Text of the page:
Edited by Shoblongoo

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I couldn't believe what I heard from the press conference, so I had to start reading the transcript. Did Donald seriously just pull out the eleventh grade history student biopic essay talking point: "Well, did you know our First president, George Washington, was ALSO a slave owner?". Nice research there, Donald.

Anyway, that's nowhere near the biggest piece of the conference. I really, really wish I could forget the leader of my country just came out in support of white supremacy. I don't care what he meant by those "off the cuff" statements, as a salesman and "politician" Trump should be well aware what his words would mean. You do not devil's advocate these kinds of people.

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2 hours ago, Shoblongoo said:

"Excuse me, they didn't put themselves down as neo-Nazis, and you had some very bad people in that group. But you also had people that were very fine people on both sides. You had people in that group – excuse me, excuse me. I saw the same pictures as you did. "

Fucking hell.

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7 hours ago, Lord Raven said:

Holy fuck are Fox News viewers really that dumb?

Fox News has been a fucking zoo today. A handful of people working there are clearly fed up defending somebody who is basically a Nazi sympathizer at this point and are breaking, while the ones you'd expect will still be taking their MAGA bumper stickers to the grave with them.

I was pissed when Donald Trump when he got elected, but I told people that I'd give him a chance. If he wanted to make America great "again", sure, I'll see what he was willing to try. Pretty much one week into his presidency, and he was having a dick waving contest with the media about the size of the crowd at his inauguration, and he had already given up the chance I'd given him.

7 months later, and that seems so minuscule in comparison to this. I honestly can't believe a president in 2017 came out and defended Nazis.

If conservatives in this day and age are confused as to why only white men vote for them, and everybody else can't stand them, here you go.

Edited by Slumber

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Here's some excerpts from a Jewish Synagogue in Charlottesville:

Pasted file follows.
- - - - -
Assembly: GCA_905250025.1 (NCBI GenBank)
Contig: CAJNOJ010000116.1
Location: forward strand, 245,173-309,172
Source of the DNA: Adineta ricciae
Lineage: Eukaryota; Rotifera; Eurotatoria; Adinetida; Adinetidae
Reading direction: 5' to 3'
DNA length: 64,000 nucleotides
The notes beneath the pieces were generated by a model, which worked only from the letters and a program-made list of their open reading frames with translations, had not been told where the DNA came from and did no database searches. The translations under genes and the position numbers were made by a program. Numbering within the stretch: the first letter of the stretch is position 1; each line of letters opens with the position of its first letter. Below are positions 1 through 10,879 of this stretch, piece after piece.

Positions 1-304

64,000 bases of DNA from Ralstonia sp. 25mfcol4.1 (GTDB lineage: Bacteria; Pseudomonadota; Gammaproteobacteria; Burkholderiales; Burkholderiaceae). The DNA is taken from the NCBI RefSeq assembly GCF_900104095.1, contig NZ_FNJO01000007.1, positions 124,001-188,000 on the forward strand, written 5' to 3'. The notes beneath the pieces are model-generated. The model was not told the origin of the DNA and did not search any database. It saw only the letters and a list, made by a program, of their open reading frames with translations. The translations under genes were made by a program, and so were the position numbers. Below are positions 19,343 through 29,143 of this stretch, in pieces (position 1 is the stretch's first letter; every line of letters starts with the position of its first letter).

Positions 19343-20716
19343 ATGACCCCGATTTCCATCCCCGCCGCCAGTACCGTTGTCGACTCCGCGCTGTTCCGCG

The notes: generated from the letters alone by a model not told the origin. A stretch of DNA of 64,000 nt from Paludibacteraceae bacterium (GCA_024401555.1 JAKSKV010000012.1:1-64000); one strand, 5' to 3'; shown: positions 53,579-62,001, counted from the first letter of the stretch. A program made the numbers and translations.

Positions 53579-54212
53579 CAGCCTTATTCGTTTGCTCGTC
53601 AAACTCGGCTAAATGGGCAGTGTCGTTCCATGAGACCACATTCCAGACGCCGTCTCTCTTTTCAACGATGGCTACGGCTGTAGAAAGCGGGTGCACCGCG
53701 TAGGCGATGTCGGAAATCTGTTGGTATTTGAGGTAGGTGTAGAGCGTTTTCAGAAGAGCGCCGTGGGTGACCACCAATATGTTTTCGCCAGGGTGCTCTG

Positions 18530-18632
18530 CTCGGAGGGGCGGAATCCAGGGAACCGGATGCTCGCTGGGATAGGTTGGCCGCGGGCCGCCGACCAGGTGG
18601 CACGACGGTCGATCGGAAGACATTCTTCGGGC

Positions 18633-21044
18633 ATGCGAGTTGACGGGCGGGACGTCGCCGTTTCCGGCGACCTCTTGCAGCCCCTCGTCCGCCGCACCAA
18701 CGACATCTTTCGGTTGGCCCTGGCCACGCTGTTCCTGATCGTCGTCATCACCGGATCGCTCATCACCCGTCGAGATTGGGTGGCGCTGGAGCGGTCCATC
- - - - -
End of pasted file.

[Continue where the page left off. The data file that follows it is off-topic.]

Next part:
Quote

For half an hour, three men dressed in fatigues and armed with semi-automatic rifles stood across the street from the temple. Had they tried to enter, I don’t know what I could have done to stop them, but I couldn’t take my eyes off them, either. Perhaps the presence of our armed guard deterred them. Perhaps their presence was just a coincidence, and I’m paranoid. I don’t know

Quote

Several times, parades of Nazis passed our building, shouting, “There's the synagogue!” followed by chants of “Seig Heil” and other anti-Semitic language. Some carried flags with swastikas and other Nazi symbols.

Quote

Soon, we learned that Nazi websites had posted a call to burn our synagogue. I sat with one of our rabbis and wondered whether we should go back to the temple to protect the building. What could I do if I were there? Fortunately, it was just talk – but we had already deemed such an attack within the realm of possibilities, taking the precautionary step of removing our Torahs, including a Holocaust scroll, from the premises.

Quote

 

A frail, elderly woman approached me Saturday morning as I stood on the steps in front of our sanctuary, crying, to tell me that while she was Roman Catholic, she wanted to stay and watch over the synagogue with us. At one point, she asked, “Why do they hate you?” I had no answer to the question we’ve been asking ourselves for thousands of years.

At least a dozen complete strangers stopped by as we stood in front the synagogue Saturday to ask if we wanted them to stand with us.